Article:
What is a Motte and Bailey Castle?
A motte and bailey castle often spelt as motte-and-bailey, is old type of castle and one of the first castles to be built in England. The castle is made up of two parts:
- The motte is a raised mound of earth which has a wooden or stone building on it, often referred to as a keep.
- The bailey is an enclosed courtyard that is surrounded by walls and a ditch and palisade — which is a wooden stake fence.
Diagram of a Motte-and-Bailey Castle
Motte and Bailey Castle Facts
- Motte and bailey castles were first used by the Normans as far back as 1020 AD. They used motte-and-bailey castles after winning the Battle of Hastings in 1066 to keep their settlements safe and secure.
- The castle is named after Norman words. Motte means a mound of “clod of earth” and bailey means an enclosure.
- The last motte-and-bailey castle was built in 1200. In the mid-medieval period, the motte and bailey style castle became less popular and the last one built in England was in 1170, although they were built in Wales for another 30 years.
- The motte-and-bailey style was popular in Europe. They were most popular in northern Europe, including Normandy, England, Scotland, and Wales. Other countries that used the design for castles were Denmark, Germany, Southern Italy, Anjou, Ireland and the Netherlands.
- Motte and bailey is a modern term for the castles. Strangely, the castles were not called motte-and-bailey in the 10th and 11th centuries — it’s a modern term we use now to describe the castle design.
- Mottes used for the castles were sometimes naturally made. The keeps could then built on top of an existing mound. Other times the mottes were built specifically for the keep.
- The top of the motte was flat and they could be very tall. They could range in height from 25 feet (8 metres) to over 80 feet (24 metres) in height.
- Mottes had very steep sides. It would have been almost impossible to climb the side of the motte, which is why they were so useful for defence. A ditch was also dug around the motte for extra protection.
- A keep and a wall were built at the top of the motte. Often the keep was made out of wood, but it could also be made from stone and the size varied from castle to castle.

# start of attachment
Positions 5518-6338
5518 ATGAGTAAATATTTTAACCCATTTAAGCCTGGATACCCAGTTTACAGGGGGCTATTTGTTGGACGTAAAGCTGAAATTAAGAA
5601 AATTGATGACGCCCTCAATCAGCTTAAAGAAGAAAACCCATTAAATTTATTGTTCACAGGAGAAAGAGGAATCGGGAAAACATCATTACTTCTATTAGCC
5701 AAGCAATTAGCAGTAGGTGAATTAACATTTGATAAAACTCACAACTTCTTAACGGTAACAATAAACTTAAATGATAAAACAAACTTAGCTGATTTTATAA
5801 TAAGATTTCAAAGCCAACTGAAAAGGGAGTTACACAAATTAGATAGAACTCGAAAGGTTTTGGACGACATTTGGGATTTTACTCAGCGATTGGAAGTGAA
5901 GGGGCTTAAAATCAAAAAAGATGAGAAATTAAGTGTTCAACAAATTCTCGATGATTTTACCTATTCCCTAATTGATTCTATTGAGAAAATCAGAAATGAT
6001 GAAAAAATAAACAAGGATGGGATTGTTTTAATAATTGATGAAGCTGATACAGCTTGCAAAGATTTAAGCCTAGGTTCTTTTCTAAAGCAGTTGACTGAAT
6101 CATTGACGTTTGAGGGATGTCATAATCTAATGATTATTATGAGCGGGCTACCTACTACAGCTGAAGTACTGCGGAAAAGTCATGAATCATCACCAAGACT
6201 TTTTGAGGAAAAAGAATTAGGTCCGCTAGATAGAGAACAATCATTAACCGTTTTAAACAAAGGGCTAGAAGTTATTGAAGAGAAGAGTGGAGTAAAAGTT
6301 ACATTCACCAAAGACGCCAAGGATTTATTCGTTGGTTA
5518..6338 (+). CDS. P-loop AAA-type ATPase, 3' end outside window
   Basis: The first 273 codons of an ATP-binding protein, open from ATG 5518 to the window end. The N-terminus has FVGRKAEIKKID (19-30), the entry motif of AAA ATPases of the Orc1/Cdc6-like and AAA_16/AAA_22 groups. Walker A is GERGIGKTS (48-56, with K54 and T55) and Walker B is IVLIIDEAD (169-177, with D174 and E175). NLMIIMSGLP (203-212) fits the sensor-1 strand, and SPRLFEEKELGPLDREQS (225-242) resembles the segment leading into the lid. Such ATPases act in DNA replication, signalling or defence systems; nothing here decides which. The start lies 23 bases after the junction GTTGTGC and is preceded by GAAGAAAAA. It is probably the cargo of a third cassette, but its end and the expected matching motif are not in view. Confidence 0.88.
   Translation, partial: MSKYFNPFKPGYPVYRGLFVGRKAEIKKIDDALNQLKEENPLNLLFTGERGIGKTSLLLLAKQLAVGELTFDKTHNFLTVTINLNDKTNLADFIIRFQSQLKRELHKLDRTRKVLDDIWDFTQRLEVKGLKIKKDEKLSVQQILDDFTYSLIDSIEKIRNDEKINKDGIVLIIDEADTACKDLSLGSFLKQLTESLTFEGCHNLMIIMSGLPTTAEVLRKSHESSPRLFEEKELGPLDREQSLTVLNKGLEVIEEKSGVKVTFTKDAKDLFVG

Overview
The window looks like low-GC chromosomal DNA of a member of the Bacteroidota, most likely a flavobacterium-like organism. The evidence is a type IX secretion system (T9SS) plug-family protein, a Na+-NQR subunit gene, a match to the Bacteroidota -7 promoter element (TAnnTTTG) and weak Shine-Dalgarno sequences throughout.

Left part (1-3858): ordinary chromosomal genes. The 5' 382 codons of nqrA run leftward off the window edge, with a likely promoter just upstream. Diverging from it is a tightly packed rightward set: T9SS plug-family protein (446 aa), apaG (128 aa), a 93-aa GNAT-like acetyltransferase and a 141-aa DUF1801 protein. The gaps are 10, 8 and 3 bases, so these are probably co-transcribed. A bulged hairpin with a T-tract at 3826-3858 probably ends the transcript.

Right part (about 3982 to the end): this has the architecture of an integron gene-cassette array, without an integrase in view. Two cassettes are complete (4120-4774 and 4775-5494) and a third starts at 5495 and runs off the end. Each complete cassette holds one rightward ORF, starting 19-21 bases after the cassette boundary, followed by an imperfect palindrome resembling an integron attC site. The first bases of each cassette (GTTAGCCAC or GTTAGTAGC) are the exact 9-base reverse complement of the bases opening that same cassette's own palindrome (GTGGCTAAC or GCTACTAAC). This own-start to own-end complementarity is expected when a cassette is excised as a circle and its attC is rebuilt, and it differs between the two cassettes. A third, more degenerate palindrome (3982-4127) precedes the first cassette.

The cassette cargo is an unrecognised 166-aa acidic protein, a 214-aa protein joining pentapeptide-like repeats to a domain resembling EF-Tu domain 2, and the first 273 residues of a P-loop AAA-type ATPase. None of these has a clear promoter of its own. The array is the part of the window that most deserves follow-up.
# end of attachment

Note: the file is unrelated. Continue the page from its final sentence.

- For wooden keeps, they were covered in animal skin for protection. Attackers could burn a wooden keep much more easily, so they were covered in animal hide to protect them from attack by fire.
- The bailey was located at the bottom of the motte. This walled area could be quite large — one to three acres usually — and was often shaped like a kidney.
- The bailey had a palisade and ditch surrounding it. The strong wooden fence (palisade) was an excellent defence against attack and the ditch (also known as a fosse) surrounded the bailey for added protection.
- The bailey is where followers of the lord of the castle lived. Many building would be built inside the bailey for stables, kitchens, houses, soldiers quarters, bakeries, and storehouses.
- The bailey was designed to be defended by archers. The design of the bailey made it so that any point on its outer edge would be within bowshot range of the tower.
- Ditches surrounding motte-and-bailey castles could be combined. These would form a number eight shape around the castle and it could be filled with water as well to create a moat.
- Many modern castles started out as a motte-and-bailey design. Over time they evolved and were developed and renovated into new designs.
- Almost no motte and bailey castles are used today, but many still exist. The most famous example of a motte and bailey castle that is still in use is Windsor Castle, home to the Queen of England.
- They were an easy type of castle to build. With a large number of workers, it was possible to build a motte and bailey castle in just a few weeks.
- Four out of every five castles built by the Normans were motte-and-bailey castles. They really did love the design of this type of castle!
Cite this article as: "Motte and Bailey Castle: Facts & Information for Kids," in History for Kids, May 22, 2019, https://historykids.net/history/motte-and-bailey-castle-facts-and-information/.